Immediately after John Forbes Nash, Jr., 86, and his wife, Alicia, 82, were killed in a traffic accident in New Jersey on May 23, the media worldwide exploded with articles about Nash, his life, his mathematics and his impact on the mathematics community. In this month's Math in the Media Tony Phillips points to articles on reminiscences of Nash by his biographer Sylvia Nasar and by his colleague at MIT, Isadore Singer; recent quotes from Nash; and recollections by Peter Klein on the interview Mike Wallace did with Nash for 60 Minutes. Other pieces offer insights on Nash. Peter Brown, a journalist for Science, had just seen Nash at the Abel Prize Ceremonies in Oslo earlier that week, and wrote about Nash's appearance and responses after the award ceremony ("John Nash's memorable final appearances," by Peter Brown, Science, 29 May 2015). Ron Howard, director of A Beautiful Mind, the movie about Nash, recalls when he met Nash. "I couldn’t understand much about the Nash Equilibrium or anything else he was explaining that day, but I could recognize a spark of creative energy and vision that I could recognize and relate to. That day I began to see John as an artist." ("The Beauty of John Nash," by Ron Howard, Time, 27 May 2015) In another piece, writer John Cassidy notes Nash's "game-theoretical methods he pioneered became widely used in the social sciences, and especially in economics," and provides some background on economics, including, "In the nineteen-sixties, seventies, and eighties, economic theorists worked on extending Nash’s approach. At the same time, however, it became clear that his concept of equilibrium has some serious drawbacks that limit its usefulness....These days, political scientists, evolutionary biologists, and even government regulators are obliged to grasp best-response equilibria and other aspects of game theory." ("The Triumph (and Failure) of John Nash's Game Theory," by John Cassidy, The New Yorker, 27 May 2015) Articles, tributes and condolences continue to appear in the news and social media. See a brief biography of Nash.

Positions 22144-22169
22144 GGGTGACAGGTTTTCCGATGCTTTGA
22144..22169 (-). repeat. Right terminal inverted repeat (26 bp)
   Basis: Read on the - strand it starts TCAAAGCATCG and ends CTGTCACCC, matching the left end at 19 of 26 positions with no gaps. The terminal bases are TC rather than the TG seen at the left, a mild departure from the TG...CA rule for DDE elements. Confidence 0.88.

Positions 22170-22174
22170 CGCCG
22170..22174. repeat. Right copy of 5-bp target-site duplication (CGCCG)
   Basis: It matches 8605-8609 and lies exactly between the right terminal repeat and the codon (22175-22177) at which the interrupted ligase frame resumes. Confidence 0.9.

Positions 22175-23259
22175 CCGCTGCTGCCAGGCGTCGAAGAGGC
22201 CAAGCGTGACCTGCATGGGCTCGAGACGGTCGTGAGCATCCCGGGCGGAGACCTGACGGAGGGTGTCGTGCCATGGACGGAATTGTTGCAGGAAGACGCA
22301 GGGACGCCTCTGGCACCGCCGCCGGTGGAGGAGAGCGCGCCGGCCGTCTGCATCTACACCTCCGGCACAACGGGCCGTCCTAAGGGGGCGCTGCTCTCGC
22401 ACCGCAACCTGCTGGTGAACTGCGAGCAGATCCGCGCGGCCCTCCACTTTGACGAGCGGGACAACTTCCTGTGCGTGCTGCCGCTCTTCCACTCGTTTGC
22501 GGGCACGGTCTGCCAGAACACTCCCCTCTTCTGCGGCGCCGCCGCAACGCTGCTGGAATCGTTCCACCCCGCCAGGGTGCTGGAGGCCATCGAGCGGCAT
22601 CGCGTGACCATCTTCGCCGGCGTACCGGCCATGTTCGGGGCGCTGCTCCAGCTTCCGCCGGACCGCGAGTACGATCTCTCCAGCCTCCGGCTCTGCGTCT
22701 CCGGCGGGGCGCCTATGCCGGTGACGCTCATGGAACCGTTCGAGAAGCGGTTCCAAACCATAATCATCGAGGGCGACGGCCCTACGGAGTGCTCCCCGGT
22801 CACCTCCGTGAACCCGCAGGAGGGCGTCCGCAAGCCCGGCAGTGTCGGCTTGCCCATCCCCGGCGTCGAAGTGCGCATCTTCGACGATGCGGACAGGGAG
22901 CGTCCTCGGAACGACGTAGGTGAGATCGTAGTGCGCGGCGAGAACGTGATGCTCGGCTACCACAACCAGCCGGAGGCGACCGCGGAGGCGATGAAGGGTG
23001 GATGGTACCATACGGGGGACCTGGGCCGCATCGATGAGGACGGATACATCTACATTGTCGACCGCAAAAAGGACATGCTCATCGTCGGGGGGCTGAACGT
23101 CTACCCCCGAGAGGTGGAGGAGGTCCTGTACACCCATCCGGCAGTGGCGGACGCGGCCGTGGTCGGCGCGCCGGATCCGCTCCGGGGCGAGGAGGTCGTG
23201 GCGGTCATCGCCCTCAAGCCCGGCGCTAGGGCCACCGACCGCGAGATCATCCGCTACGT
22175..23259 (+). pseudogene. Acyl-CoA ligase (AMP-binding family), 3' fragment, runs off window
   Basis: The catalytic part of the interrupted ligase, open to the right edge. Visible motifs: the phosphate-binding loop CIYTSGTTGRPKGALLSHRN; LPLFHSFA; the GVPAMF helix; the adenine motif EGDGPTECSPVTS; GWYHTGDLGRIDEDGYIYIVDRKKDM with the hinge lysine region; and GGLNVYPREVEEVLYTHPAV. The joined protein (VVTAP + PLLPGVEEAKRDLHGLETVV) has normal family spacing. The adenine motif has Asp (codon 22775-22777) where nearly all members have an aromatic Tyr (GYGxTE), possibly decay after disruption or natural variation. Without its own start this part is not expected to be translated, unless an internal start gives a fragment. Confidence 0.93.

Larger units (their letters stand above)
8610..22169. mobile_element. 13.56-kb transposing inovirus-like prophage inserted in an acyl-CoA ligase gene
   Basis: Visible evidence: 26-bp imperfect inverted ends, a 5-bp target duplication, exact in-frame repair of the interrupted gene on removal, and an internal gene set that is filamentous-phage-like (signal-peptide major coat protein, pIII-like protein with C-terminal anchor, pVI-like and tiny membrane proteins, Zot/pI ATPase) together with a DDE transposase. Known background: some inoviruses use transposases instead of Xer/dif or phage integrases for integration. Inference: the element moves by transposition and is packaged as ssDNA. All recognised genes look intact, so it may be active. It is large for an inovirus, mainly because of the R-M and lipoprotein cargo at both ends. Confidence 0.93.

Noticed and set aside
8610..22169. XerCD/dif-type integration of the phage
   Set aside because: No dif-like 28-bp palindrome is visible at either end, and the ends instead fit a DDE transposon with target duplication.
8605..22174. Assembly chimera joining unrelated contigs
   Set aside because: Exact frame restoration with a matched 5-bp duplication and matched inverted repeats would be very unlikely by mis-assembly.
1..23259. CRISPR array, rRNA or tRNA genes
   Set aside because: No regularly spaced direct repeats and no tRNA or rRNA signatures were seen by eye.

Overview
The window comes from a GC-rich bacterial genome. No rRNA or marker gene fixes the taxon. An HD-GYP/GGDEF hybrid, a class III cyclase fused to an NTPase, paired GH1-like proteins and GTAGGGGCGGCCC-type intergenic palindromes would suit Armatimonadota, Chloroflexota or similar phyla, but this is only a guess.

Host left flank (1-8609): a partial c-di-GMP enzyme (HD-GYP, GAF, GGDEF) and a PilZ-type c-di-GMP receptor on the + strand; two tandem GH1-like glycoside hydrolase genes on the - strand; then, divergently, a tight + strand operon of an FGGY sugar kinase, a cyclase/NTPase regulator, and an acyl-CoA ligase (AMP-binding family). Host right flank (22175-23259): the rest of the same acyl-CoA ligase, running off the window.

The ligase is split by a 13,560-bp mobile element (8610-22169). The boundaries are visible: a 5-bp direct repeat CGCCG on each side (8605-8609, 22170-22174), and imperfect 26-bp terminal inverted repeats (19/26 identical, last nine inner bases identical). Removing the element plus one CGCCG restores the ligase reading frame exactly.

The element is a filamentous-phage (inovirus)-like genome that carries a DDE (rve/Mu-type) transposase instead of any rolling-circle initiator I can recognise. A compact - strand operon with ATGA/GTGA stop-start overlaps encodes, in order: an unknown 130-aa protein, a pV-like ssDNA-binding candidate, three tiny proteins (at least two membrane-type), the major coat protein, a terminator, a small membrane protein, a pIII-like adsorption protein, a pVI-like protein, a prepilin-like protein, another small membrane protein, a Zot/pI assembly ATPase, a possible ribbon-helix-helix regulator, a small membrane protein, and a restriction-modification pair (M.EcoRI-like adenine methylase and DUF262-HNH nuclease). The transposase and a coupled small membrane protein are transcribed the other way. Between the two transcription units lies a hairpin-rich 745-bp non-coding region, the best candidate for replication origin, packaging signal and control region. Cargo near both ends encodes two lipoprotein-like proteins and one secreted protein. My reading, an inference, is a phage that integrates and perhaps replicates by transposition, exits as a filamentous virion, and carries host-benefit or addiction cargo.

--- Annette Emerson